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Good day to you all and I hope that the new academic year is going well for you.  So, at the year progresses, I’m guessing you thought that you could just sit down, lay back and see what else is coming your way!Well get ready for quite a number of changes that will rock the hotel and service industry over the next couple of years.

Starting with the current hotel room supply in Dubai of over 120,000 guest rooms with 50,000 more in the pipeline by 2022 – crazy right! Or not? What is the government’s strategy behind this extensive growth?  A hotel supply larger than Paris or London.  Perhaps the mindset is versus Las Vegas to attract world congresses to Dubai?  I can hear your sharp intake of breath; see your raised eyebrows and that “rabbit caught in the headlights” surprise in your eyes.

Imagine how worried Hoteliers (and owners) feel about the ‘glut’ of new hotel rooms that will no doubt spoil their earnings of the assets, which they have often given to reputable management companies.

Or have they!

It is rather concerning that a portfolio of several hotels so quickly change management companies and their branded neon sign on the roof. This is a thing of the present and very much the foreseeable future.

Management contracts used to be long term for 15 years or more, but this seems to be changing rapidly. Only recently we have seen this happen with renowned properties here in Dubai on The Palm and Sheik Zayed Road.  Management companies cannot take their contract for granted anymore and need to ensure that they outperform their competitors in all areas of the market dynamics.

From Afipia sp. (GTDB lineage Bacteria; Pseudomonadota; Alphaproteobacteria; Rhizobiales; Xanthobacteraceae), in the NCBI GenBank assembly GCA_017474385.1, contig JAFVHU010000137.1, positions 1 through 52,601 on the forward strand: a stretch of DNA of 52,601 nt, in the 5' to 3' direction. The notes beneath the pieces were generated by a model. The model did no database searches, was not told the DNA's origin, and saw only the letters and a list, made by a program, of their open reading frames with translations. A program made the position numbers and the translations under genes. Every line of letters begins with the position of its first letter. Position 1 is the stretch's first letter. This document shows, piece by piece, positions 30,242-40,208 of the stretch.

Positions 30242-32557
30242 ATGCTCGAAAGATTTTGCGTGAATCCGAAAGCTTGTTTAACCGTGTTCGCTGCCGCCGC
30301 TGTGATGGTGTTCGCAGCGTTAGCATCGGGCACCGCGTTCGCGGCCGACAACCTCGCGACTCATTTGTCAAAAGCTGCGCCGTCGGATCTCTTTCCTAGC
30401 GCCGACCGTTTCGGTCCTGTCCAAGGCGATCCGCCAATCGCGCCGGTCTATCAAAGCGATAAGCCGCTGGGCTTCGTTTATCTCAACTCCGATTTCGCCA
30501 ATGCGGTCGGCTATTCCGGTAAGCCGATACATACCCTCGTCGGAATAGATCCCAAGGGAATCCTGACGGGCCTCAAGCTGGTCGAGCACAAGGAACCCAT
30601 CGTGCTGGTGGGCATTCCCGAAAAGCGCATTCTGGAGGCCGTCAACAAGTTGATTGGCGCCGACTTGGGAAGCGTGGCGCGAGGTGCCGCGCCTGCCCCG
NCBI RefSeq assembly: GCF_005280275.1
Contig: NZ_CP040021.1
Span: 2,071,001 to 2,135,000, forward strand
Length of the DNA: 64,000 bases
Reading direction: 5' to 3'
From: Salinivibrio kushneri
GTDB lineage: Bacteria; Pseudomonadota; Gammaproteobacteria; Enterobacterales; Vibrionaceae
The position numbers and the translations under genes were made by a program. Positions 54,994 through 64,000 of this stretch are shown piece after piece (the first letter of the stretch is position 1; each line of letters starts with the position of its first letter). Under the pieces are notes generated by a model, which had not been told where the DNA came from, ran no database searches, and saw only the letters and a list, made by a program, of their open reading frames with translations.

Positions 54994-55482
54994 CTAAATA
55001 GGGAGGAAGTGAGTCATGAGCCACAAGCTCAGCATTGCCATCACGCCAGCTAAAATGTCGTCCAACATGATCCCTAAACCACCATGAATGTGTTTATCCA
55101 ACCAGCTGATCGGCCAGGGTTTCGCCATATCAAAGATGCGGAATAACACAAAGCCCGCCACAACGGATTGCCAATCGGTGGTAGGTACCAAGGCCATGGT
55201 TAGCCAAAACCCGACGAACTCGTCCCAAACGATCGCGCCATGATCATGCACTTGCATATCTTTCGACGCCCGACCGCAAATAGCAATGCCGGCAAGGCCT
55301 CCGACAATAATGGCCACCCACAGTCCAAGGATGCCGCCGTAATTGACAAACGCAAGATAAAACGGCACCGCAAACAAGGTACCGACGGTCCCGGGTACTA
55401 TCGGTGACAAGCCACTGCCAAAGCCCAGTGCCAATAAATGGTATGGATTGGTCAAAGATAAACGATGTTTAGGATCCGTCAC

Smith Travel Research (STR) is often used as a measurement tool – like it or not!  Similar scenario with regard to the comments left on TripAdvisor; these forums certainly influences the booking patterns of guests and can make or break a hotel’s or individual professional’s reputation with the tap of a track pad or the click of a mouse.

What this means, is that you, as upcoming hotel professionals will be exposed!  Exposed to immediate guest feedback; monitored by guest feedback applications for your professional performance; and you may even be in danger of job redundancy with the upcoming growth of the ‘blockchain’ implications. Or with the consequences of the ‘glut’ of alternative accommodations such as hotel apartments (not necessarily branded) and Airbnb with their pros and cons impact on the hospitality industry.

In these millennial times we are living in, hotels are changing – so too is hotel ownership, as with the recent acquisition of Movenpick Hotels & Resorts by the French group Accor.  Reputable brands launch new and modern concepts such as Rove hotels; Indigo by IHG; Citizen M, QBIC hotels, Vipp hotels; Centro by Rotana to name but few, who cater to a much younger and not less demanding hotel crowd. Hotel concepts geared towards a specific generation such as Millennial hotels as JO & JOE by Accor.  They are full of non-traditional amenities that are more practical and less costly than certain services in top 5 star rated hotels.

This may appeal to family requirements for more economical stays when a family does not necessarily want to pay for that second room for the kids as the hotel has no family rooms as part of their initial design; or business travelers not willing to pay top dollar anymore for Sheik Zayed Road top hotels. There are those guests who like a more local experience, in the case of ‘Airbnb.’

Once Airbnb have figured out how to make direct contact to the customer through ‘blockchain’, the impact will be huge; see already the Uber effect on taxis or private car hire – whilst often more expensive, their limousine services are still a serious contender in the market. In short, all database platforms, encrypted by avoiding the middleman for payment makes bookings a simple convenience for the customer. Operational structures within larger organizations will evidently change. Imagine what this means to bank transfers, credit card companies, Online Agents (OTA’s)!

All this being said, no doubt you will be excited and up for the change. For many this new era should be a very exciting – if challenging time; you have selected to enter the hotel and service industry with all these changes coming along.  I wish you good luck and much success in your future careers.

Best regards,

Maurice De Rooij

General Manager

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